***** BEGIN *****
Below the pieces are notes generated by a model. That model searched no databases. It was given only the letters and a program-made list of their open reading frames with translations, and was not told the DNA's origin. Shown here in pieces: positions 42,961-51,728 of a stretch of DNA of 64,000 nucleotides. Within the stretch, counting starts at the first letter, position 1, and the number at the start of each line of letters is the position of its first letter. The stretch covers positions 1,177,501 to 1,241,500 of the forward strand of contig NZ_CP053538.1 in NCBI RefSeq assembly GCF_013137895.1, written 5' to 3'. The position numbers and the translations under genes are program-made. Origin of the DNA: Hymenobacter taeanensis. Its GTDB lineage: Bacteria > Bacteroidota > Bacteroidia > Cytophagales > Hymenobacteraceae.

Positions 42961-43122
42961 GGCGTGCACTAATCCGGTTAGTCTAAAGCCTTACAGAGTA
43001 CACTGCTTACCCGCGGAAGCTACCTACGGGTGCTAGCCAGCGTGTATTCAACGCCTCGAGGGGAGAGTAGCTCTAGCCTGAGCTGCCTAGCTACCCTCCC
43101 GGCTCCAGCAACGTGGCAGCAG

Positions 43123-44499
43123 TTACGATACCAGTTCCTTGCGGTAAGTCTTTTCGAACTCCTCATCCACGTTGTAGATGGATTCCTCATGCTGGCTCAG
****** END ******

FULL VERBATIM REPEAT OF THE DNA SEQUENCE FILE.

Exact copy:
Below the pieces are notes generated by a model. That model searched no databases. It was given only the letters and a program-made list of their open reading frames with translations, and was not told the DNA's origin. Shown here in pieces: positions 42,961-51,728 of a stretch of DNA of 64,000 nucleotides. Within the stretch, counting starts at the first letter, position 1, and the number at the start of each line of letters is the position of its first letter. The stretch covers positions 1,177,501 to 1,241,500 of the forward strand of contig NZ_CP053538.1 in NCBI RefSeq assembly GCF_013137895.1, written 5' to 3'. The position numbers and the translations under genes are program-made. Origin of the DNA: Hymenobacter taeanensis. Its GTDB lineage: Bacteria > Bacteroidota > Bacteroidia > Cytophagales > Hymenobacteraceae.

Positions 42961-43122
42961 GGCGTGCACTAATCCGGTTAGTCTAAAGCCTTACAGAGTA
43001 CACTGCTTACCCGCGGAAGCTACCTACGGGTGCTAGCCAGCGTGTATTCAACGCCTCGAGGGGAGAGTAGCTCTAGCCTGAGCTGCCTAGCTACCCTCCC
43101 GGCTCCAGCAACGTGGCAGCAG

Positions 43123-44499
43123 TTACGATACCAGTTCCTTGCGGTAAGTCTTTTCGAACTCCTCATCCACGTTGTAGATGGATTCCTCATGCTGGCTCAG